Trude de Jong

Information in English


(translated by The foundation for the production and translation of Dutch literature and Kohinoor Samsom)

After completing her studies, Trude de Jong (Voorburg, 1946) taught Dutch at a secondary school. Since 1979 she has built up a varied oeuvre with books for children of different ages, whilst also regularly producing scripts for the TV programme Sesame Street.

Lola soepOut of the latter came Lola the bear ('Lola de beer, 1987), a collection of short stories about a girl, who, together with her cheeky teddy bear, gets involved in comical situations drawn from the world of a pre-school child.

KindersAlso the stories in Queen Bee (Koningin Bee, 1998) are written for children of that age. Queen Bee and her children princess Bibi and prince Baltasar get involved in a lot of witty and exciting adventures in their beehive.

Psychologically well-structured is Aram en de bende van de boomstam ('Aram and the Tree-Trunk Gang', 1984) in which Aram, a powerless victim of bullying, rather sadistically takes it out on enormous insects that haunt his dreams.

Moord in AmsterdamIn more recent years De Jong has written children's detectives stories set at the beginning of this century. The two main characters, girls, play the role of detective: Moord in Amsterdam ('Murder in Amsterdam' 1990), Moord aan de Rivièra ('Murder at the Rivièra', 1993), and Moord in Istanbul ('Murder at
Instanbul', 1997).

In Een verboden kind ( 'A forbidden child', 1995) the scene is set for the year of 1954 and 10-year-old Erica must keep her footing in an environment which for some inexplicable reason is hostile towards her.
Everyone except her seems to know that her dead father was a German soldier. They call her mother a moffenhoer (jerry whore). At school she is tormented and pointed at; she finds it hard to make friends and those friends she does make may suddenly refuse to play with her anymore. Erica knows that there's a
secret, but apparently it's so enormous that her mother and aunt, who together look after her, cannot or will not talk about it. Her imagination provides its own answers to questions that are never asked and grow into an obsession. Only when the family breaks away from the suffocating Hague suburb to open a boarding house in the seaside town of Scheveningen, and when mother takes her daughter into her confidence and tells her about her forbidden love, is there room for a new beginning.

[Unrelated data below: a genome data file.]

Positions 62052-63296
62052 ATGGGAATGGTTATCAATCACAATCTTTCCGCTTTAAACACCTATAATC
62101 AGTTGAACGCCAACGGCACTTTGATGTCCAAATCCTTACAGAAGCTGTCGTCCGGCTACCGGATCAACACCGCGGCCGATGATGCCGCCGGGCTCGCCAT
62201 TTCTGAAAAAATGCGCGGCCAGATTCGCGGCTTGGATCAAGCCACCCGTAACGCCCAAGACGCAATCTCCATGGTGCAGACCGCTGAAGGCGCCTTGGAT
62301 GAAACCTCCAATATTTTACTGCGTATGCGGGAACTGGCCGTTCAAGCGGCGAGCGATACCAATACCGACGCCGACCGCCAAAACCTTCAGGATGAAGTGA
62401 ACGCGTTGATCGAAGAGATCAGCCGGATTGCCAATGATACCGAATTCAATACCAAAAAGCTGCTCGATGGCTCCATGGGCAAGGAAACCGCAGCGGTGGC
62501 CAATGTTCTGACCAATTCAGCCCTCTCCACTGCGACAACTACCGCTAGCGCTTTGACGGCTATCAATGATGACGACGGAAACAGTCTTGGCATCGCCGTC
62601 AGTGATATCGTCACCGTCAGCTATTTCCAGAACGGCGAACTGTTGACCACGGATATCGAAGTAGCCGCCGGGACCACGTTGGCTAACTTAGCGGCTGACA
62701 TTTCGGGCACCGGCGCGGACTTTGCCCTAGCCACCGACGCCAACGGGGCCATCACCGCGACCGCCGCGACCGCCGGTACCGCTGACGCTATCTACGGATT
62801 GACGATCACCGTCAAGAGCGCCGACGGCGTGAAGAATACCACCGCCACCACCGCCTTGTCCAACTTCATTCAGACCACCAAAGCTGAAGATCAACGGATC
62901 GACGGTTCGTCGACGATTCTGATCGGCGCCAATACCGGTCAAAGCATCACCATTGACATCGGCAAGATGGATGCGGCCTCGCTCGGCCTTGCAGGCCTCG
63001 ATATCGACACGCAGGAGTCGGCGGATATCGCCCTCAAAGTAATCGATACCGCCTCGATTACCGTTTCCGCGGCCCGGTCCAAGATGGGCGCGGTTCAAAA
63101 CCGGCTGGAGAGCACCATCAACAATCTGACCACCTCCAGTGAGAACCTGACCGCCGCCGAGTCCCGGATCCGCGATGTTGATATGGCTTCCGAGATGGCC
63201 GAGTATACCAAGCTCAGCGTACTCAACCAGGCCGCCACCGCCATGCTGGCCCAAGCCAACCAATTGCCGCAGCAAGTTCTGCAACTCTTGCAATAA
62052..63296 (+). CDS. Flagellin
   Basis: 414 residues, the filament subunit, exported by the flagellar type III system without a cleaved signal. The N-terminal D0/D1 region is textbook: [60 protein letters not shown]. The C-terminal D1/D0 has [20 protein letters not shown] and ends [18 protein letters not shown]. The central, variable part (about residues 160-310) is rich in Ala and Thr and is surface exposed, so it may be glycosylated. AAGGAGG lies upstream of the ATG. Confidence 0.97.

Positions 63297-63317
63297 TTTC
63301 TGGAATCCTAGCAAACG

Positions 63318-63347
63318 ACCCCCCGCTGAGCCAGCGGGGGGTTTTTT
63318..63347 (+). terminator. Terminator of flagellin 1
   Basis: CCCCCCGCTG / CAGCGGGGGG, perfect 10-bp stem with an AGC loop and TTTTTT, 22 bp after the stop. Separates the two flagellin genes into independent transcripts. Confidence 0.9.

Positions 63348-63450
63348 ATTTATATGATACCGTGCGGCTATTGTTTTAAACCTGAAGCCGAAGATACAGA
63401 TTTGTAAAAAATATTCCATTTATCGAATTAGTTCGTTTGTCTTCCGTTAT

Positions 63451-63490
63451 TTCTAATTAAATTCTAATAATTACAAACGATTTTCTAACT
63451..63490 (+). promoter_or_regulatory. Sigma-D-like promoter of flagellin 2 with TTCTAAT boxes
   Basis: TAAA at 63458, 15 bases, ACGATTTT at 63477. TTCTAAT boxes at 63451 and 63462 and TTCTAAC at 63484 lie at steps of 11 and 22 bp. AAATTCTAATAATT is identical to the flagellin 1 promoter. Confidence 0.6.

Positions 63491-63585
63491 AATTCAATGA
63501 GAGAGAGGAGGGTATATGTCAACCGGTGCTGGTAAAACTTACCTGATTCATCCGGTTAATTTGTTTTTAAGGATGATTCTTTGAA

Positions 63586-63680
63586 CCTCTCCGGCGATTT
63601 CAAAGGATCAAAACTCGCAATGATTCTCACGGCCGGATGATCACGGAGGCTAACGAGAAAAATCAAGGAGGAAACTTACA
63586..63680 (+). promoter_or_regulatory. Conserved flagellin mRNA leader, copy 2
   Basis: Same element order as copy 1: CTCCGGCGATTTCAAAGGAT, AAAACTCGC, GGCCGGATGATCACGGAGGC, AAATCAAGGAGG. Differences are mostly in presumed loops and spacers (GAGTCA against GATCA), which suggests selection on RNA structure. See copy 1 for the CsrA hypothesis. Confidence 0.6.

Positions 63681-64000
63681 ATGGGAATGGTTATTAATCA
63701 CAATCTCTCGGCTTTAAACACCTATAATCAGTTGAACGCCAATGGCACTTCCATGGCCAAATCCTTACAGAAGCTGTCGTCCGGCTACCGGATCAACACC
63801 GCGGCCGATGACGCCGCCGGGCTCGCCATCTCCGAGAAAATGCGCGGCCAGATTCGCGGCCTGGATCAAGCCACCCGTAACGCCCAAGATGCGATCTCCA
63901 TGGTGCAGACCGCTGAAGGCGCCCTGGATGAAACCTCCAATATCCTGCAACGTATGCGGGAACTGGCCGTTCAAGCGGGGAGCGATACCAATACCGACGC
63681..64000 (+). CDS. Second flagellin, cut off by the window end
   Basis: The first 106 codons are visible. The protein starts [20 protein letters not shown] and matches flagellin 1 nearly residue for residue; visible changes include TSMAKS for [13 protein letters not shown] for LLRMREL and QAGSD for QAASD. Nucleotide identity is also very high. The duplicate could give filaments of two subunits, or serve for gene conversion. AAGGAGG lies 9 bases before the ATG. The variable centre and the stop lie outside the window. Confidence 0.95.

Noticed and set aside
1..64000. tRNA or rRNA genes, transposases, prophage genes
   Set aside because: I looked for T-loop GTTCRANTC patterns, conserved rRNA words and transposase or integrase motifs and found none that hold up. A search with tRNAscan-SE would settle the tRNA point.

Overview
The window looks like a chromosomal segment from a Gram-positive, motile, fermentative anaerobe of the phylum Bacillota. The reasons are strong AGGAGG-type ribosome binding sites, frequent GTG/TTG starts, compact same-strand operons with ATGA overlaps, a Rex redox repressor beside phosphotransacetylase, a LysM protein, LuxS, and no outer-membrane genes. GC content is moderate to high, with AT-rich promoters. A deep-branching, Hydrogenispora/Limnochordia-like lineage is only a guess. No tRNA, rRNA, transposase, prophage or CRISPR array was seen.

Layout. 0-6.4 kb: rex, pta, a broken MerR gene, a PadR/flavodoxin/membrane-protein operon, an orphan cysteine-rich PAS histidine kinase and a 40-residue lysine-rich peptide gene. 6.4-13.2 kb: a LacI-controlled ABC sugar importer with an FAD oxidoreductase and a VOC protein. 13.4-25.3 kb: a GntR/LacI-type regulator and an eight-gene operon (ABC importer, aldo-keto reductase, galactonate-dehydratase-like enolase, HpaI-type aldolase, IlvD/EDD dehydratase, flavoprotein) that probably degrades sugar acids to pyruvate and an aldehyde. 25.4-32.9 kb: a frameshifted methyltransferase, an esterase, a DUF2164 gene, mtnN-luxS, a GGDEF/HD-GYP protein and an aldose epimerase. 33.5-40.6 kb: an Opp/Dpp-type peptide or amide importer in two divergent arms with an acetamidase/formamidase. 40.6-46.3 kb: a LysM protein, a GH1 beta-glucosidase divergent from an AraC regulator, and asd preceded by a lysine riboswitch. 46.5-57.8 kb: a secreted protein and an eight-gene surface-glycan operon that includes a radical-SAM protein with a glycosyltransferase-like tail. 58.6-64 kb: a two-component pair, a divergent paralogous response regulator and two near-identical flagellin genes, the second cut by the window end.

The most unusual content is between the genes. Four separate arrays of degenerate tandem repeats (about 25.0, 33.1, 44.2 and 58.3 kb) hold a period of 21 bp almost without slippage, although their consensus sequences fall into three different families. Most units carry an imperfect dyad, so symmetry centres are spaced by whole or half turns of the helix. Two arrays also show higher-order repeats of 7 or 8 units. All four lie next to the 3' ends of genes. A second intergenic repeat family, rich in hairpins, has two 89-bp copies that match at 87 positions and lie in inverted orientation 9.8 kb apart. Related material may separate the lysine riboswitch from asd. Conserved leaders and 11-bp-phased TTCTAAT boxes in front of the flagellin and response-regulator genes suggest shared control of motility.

De Jong's book 'Een palm op de Veluwe' ( 'A palm on the Veluwe', 1999) subtly describes the relationship of foster-child Lily with foster-parent Gijs. The book, Gijs' diary, shows us that Gijs might be in for more than he bargained. He learns to face up to difficulties all mothers and fathers experience.
While the diary continuously shows us Gijs' story, the drawings by Georgien Overwater portray Lily's often cynical views on his raising methods.
Gijs is a typical anti-hero, his diary reflects his ever doubting moments. Reversing the perspective is a stroke of genius that gives us an unconventional view of raising children.

Both Lola de beer en Aram en de Bende van de Boomstam have been awarded the Silver Slate Pencils award. Een verboden kind has been awarded the international Janusz Korckzak Literary Prize.

From: 'Lola the bear'

In love

(translated by Patricia Cramptom)

The sun was shining. It was real sandpit weather today. Noor got her bucket and spade and plastic moulds and went downstairs with Lola under her arm.
Christian from the flat below was there too. He was already in the sandpit. Noor put Lola down on the sand.
'Do you want whipped cream or chocolate cake?' she asked. Lola said nothing.
'Lola! Say something!'
'Noor,' whispered Lola, 'who is that?'
'No, silly goose, there!' said Lola, pointing. A brown toy bear was sitting on the seat.
'That's Christian's bear.'
'Put me beside him!' Lola hissed.
'I was going to play with you,' said Noor.
'Do as I say, girl. Take me to that handsome bear at once!'
Noor put Lola on the seat beside Christian's bear.
'Hallo-o-o…' said Lola.
'Good morning, miss,' said the bear.
Noor ran to the sandpit and played with Christian all afternoon without once looking at Lola.
At half-past five Dad called them in to eat.
Noor went over to the seat where the bears were talking.
'Coming, Lola?'
'Yes.' Noor picked Lola up.
'Goodbye, Romeo,' Lola called.
'Adieu!' said the bear in a deep, growly voice.
'Did you have fun?' asked Noor, as they ran home.
'Fun? Fun? It was fantastic!' cried Lola. 'His real name is Harry, but he likes to be called Romeo. We kissed each other at least seventy-five times, didn't you see?'
'I'm in love!' cried Lola. 'We've arranged to meet by the sandpit at three-thirty tomorrow. Ring Christan up and tell him!'
Noor laughed. When she got in she rang up Christian straight away. Lola wanted to talk to Romeo on the telephone.
'So bears have to telephone nowadays as well!' said Dad. 'Crazy, eh?'
'Yes,' said Noor. 'Lola is crazy. Crazy about Romeo.'

From: 'Queen Bee'


(translated by Wim Ruymgaert)

'Your majesty!' a little bee-voice called out.
'Your majesty, wake up!'
'What is it?', Queen Bee asked, still half asleep.
All the bees had spent the entire winter inside the beehive. They had all snuggled up to each other, day and night, so as to stay nice and warm.
And Queen Bee had been there, right in the very centre of the hive with her two children, crown-princess Bibi and Prince Baltasar.
'The sun is shining! Spring has arrived!' the little bee called out.
All the other bees started buzzing with excitement.
'May we go outside?', Bibi and Baltazar called out.